Something that I have always appreciated about sandwiches is that they have almost unlimited potential. The versatility allows for the most creative of minds to create something that is extraordinary within the confines of a familiar concept, the criteria isn’t particularly strenuous so it can be as simple or as complicated as anyone wants it to be. When I was working with some great chefs I would try all sorts of interesting sandwich ideas, from using things like foie gras to short ribs in a clarified butter grilled baguette (I almost went into shock when I ate that). It was one hell of a journey picking the brains of food professionals, their knowledge and desire to explore flavors inspired me to write (and the fact that food blogs are SO rare) and it also opened up opportunities to try things that I normally wouldn’t. With that being said, the one thing that every chef that I have ever worked with has told me that the simple things are usually the best. All the clever preparations and exotic sounding ingredients of the world may be interesting and exciting, but they would never be able to replace the things that we eat normally and find comfort in. With that being said, I was happy to find a place in Tustin, CA called “The Bread Basket.”
I used to drive by it everyday for a couple of years and never noticed it (it’s been in the community for 20 years now). It’s easy to miss because it’s an unassuming building hidden among mostly offices and small businesses. I was greeted by a rather large board of choices, one thing that I noticed here that most sandwich shops don’t have is a fryer and beer. This place is deceptively big with a bar and even a pool table, most sandwiches places are meant for a quick bite and a swift exit whereas “The Bread Basket” tries to keep you here.
The Bread Basket “Monster”
I went with an old favorite: “The Monster,” a sandwich of turkey, ham, roast beef, provolone cheese, and avocado with all the familiar produce in a large sized sandwich for an extra $2. Sandwich portions tend to be pretty big but I am usually able to finish them (because of my big portions as well) but this one was definitely beastly (or even….Monstrous, you see what I did there?), so beastly in fact that I could only finish half of it before I would slump over my chair and beg for respite (and an Andes chocolate mint).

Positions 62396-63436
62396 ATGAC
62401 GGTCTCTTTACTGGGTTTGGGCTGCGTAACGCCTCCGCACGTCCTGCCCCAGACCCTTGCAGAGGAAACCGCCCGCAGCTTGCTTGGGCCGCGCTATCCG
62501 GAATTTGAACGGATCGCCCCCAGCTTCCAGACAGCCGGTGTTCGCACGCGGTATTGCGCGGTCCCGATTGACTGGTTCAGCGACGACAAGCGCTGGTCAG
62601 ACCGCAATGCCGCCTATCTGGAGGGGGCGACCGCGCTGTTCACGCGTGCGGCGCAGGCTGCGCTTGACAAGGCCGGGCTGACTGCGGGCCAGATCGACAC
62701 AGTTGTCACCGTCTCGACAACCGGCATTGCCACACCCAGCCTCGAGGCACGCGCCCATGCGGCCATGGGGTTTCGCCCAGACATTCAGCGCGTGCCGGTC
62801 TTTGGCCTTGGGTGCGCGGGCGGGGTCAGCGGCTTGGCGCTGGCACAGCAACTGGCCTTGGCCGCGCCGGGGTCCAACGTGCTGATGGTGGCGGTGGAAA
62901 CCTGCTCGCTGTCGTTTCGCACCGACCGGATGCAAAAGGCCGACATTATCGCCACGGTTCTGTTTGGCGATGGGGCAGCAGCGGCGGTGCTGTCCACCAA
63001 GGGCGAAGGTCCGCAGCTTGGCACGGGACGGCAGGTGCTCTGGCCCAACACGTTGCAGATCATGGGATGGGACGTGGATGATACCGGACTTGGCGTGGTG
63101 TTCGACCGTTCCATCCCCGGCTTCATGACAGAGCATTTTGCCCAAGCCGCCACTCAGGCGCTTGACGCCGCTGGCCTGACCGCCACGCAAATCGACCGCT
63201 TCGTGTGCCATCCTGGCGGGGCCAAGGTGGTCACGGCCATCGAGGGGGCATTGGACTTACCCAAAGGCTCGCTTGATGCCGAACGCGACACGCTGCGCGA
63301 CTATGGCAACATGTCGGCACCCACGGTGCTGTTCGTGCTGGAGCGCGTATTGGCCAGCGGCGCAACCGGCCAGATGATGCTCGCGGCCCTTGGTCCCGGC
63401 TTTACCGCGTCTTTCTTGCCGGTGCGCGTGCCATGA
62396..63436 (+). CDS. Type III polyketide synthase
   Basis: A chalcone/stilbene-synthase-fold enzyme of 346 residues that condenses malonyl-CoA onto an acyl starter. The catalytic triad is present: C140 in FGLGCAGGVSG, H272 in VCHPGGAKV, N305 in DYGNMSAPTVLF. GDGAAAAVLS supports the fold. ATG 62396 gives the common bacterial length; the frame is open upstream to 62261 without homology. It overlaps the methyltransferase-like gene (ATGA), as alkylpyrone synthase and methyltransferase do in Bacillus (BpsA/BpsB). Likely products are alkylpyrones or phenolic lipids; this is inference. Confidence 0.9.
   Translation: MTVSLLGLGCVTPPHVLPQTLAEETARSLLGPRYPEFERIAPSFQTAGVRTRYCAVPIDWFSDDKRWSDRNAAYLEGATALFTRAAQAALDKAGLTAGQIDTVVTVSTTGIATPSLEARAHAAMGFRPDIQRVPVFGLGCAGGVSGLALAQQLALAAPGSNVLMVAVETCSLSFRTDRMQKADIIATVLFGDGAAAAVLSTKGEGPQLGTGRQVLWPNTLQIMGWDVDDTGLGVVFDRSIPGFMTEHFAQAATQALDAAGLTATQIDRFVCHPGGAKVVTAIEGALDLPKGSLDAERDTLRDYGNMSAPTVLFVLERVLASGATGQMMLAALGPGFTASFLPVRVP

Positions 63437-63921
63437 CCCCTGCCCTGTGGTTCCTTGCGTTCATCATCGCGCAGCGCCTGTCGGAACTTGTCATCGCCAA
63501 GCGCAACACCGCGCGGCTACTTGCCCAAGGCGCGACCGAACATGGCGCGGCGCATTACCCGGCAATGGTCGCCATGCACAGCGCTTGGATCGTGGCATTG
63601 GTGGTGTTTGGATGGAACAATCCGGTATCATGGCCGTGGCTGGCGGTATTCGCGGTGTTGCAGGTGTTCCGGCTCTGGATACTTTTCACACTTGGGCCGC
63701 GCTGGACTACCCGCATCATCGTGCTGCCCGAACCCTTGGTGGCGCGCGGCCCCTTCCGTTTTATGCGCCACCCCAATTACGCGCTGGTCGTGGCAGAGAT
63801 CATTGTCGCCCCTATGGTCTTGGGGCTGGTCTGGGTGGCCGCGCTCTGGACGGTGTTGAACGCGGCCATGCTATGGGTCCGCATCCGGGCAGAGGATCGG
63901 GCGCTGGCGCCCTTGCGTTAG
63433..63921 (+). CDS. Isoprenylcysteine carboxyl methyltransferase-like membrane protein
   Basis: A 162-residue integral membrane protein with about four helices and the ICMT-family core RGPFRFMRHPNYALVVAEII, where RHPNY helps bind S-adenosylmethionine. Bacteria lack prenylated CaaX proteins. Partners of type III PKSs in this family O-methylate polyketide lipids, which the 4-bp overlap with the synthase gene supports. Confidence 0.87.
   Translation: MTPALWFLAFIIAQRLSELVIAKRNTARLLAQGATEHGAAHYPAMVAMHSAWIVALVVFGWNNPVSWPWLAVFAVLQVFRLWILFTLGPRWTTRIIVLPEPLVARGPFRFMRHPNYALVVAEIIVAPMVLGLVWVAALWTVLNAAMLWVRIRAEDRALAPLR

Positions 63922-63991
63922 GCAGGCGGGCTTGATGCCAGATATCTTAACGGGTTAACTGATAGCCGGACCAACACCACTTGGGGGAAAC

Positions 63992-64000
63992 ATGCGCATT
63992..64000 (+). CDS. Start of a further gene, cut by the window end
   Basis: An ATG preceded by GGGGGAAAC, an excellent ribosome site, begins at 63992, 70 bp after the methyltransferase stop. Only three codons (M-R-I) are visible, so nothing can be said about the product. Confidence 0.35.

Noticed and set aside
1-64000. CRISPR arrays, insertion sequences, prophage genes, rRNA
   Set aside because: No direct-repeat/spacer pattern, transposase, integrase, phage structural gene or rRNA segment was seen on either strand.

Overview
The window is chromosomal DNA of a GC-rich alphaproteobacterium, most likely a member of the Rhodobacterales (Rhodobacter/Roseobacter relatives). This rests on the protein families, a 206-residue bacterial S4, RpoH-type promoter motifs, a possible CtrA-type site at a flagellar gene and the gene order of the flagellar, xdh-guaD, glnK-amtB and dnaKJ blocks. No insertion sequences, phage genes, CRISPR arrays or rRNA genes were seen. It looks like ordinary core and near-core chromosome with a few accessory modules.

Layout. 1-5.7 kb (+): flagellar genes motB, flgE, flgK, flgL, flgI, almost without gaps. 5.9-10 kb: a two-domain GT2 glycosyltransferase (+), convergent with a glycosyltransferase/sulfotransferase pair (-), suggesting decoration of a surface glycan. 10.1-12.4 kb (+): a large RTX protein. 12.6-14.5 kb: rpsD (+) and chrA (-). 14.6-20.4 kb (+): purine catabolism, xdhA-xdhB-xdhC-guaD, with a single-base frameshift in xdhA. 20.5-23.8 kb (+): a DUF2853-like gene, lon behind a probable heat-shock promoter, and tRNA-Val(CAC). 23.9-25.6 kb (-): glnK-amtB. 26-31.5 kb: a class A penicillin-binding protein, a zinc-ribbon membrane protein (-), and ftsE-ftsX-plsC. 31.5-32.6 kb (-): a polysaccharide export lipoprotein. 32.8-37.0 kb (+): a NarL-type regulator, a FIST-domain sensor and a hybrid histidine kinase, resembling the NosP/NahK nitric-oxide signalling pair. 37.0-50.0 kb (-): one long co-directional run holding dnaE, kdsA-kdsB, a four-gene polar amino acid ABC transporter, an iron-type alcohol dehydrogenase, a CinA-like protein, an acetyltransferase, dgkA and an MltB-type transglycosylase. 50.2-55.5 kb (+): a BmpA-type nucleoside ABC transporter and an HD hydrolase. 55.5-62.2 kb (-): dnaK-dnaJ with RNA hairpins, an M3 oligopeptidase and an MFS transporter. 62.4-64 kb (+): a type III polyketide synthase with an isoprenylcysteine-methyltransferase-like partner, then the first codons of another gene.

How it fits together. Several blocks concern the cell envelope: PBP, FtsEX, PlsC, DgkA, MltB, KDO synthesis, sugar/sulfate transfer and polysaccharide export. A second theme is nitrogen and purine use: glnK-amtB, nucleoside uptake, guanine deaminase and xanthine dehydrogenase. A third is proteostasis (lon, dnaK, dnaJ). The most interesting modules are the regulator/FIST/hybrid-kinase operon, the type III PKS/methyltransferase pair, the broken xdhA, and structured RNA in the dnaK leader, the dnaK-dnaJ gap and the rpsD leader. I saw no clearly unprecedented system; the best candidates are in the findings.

When The Monster first came out wrapped in butcher paper, I thought they had brought me a full arm cast rather than a sandwich. Joking aside, the amount of filling in this sandwich was what really put it over the edge, it was most meat that I have had in a sandwich in awhile. They dice their tomatoes here, it’s a good thing, as if they knew that my struggle to bite through the sandwich would already be hard enough without a tomato disc desperately hanging on. It was everything a monster sandwich should be, simple, delightfully overwhelming, and big enough to feed several people. At about $10, this sandwich is a great value for the amount of food that you get, While I was attempting to regain my composure I thought of how this would compare to the foot long “Subway Club” from “Subway.” They are actually the same price (if you add avocado to the Subway sandwich) and The Bread Basket’s Monster sandwich is infinitely more filling. You can split it with one or two people and still leave full, I cannot say the same for the Subway Club. Now the downside is that customization can be limited, because I’m not sure if “The Bread Basket” has the same produce as “Subway”, but if you’re not picky you would absolutely get a better sandwich with the same proteins here (not to mention they have beer). There is nothing about this sandwich that is really out of the ordinary from a lot of other places, but there is nothing wrong with that, familiarity has a place within all of our hearts and “The Bread Basket” does familiar extremely well.
15471 Red Hill Ave, Tustin, CA 92780